A Weblog Dedicated to the Discussion of the Christian Faith and 21st Century Life

A Weblog Dedicated to the Discussion of the Christian Faith and 21st Century Life
I do not seek to understand that I may believe, but I believe in order to understand. For this also I believe, –that unless I believed, I should not understand.-- St. Anselm of Canterbury (1033-1109)

Thursday, June 29, 2006

United Methodist Church Giving Sanctuary to Soldier

In Tacoma, Washington, the First United Methodist Church is giving sanctuary to an army officer who does not want to go to Iraq (full story). The church has issued a statement saying that all persons will be given harbor "who are unable to deploy to combat areas for reasons of conscience."

Historically, sanctuary has been given to people who were accused of a wide range of crimes, some justly accused and some not. It was a temporary reprive (usually forty days) so that the one being protected could determine his or her next move which could range from standing trial to exile. Santuary was, therefore, an interim solution.

It will be interesting to see how this situation in Tacoma progresses and how it will be handled in keeping with the historic tradition of how the church has provided sanctuary throughout the centuries.

What do you think? Should the church provide sanctuary to soldiers based on conscience? What about accused criminals? Please weigh in.


Ted M. Gossard said...

Good question. Hard. But churches should not shrink back from the difficult. We must be willing to go by faith into difficult areas.

I am empathetic with this church's action. But I haven't always thought that a well thought out Biblical theology has characterized all such churches (such as some churches of denominations part of the WCC).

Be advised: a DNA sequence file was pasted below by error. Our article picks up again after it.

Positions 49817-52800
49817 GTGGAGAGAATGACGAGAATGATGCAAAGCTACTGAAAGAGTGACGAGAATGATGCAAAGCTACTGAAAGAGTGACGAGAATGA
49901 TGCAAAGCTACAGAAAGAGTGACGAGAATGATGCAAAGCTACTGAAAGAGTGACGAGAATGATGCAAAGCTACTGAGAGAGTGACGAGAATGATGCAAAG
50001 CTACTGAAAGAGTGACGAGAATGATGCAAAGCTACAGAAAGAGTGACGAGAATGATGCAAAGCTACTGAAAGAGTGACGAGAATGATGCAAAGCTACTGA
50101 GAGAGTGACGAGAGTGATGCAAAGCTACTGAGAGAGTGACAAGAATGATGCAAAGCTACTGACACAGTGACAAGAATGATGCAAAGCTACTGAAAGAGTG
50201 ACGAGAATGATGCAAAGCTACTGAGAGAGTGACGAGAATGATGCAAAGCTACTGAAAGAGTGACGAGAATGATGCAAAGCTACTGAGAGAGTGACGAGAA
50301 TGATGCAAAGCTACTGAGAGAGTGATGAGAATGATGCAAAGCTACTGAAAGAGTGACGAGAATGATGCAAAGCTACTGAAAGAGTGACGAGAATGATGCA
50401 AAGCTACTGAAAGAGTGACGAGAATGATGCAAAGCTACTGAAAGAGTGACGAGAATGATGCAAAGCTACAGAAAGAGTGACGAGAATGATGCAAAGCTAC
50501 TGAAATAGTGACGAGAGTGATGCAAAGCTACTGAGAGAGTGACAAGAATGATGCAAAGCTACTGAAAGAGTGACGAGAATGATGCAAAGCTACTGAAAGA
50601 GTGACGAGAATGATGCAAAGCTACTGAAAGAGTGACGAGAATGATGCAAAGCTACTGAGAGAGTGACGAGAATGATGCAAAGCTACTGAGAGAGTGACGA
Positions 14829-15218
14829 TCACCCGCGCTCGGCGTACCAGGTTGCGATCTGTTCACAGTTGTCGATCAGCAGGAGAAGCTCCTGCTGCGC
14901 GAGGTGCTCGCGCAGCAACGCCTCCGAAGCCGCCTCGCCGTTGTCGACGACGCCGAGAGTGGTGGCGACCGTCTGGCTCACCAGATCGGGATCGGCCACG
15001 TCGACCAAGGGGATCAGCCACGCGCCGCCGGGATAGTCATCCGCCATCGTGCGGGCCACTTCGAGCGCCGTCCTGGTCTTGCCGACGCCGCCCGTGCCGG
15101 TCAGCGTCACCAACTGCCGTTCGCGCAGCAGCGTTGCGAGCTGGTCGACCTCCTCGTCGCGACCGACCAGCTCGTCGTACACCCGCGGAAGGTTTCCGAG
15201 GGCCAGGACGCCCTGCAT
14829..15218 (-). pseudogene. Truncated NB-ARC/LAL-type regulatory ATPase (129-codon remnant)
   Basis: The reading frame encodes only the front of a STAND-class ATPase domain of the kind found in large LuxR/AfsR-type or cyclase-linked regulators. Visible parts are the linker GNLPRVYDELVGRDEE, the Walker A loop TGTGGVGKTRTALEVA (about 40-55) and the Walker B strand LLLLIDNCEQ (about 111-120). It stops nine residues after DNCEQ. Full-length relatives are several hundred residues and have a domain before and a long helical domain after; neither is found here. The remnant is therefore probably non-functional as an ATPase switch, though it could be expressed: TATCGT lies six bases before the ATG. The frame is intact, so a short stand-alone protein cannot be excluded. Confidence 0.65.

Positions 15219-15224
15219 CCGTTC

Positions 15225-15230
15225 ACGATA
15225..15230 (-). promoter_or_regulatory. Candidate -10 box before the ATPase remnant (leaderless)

But any church should help such pastorally. And help them to do what is right, even in the face of possible imprisonment. And should certainly stand by such who are motivated by Christian conviction.

My thought on this at this time. Thanks.

Anonymous said...

Can't answer this one quickly. Didn't know sanctuary was still recognized - didn't know aboout the 40 days. Gut reaction - like euthanasia, seems wide open to abuse. Is there not a Conscientious Objector option still available? Going to go back and read the full story since there is no draft, what is he doing in the Army. Will get back to you on this one. Marilyn

Allan R. Bevere said...


The pratice of sanctuary has been around for so long, that I would hesitate to suggest the practice should be abandoned. But like you I have felt that, at times, individual churches and denominations (of the mainline variety) have not applied very much theological rigor to the positions they take.

If the church is going to continue the practice of sanctuary, I would like to see the denomination it belongs to put some guidelines in place to be followed instead of churches instituting it simply because the issue involved suits their political perspective. One of the things that cannot be lost is the practice of sanctuary for people who have committed acts or take positions which with the church does not necessarily agree. The church also needs to come to grips with the purpose for the sanctuary in the first place, and what is the desired end to be achieved.

Allan R. Bevere said...


You are right; this is not an easy issue. You raise an impotant question about his own commitments he made to the army. From a military perspective, it will simply not work if individual soldiers are allowed to pick and choose what orders to follow. So putting the practice of sanctuary aside for a moment, it seems to me that we also have the matter of his keeping the oath he took.

When I was ordained, I placed myself under the authority of the bishop, which meant, among other things, that I would serve any congregation to which I was appointed whether I liked it or not. I knew this when I took those vows. While there is a process of consultation between pastor, church, nevertheless, the bishop has the final say. The system would collapse if we allowed pastors to pick and choose whether or not to follow the bishops orders. Keeping the vow I made over twenty years ago is a matter of integrity for me.

This raises the question of whether the church offering sanctuary to soldiers who took oaths is assisting them acts of dishonesty.

I am not rejecting the practice of sanctuary, but shouldn't the church not only place emphasis on sanctuary and protecting those in need, but also on honesty and truth-telling and in people keeping their word?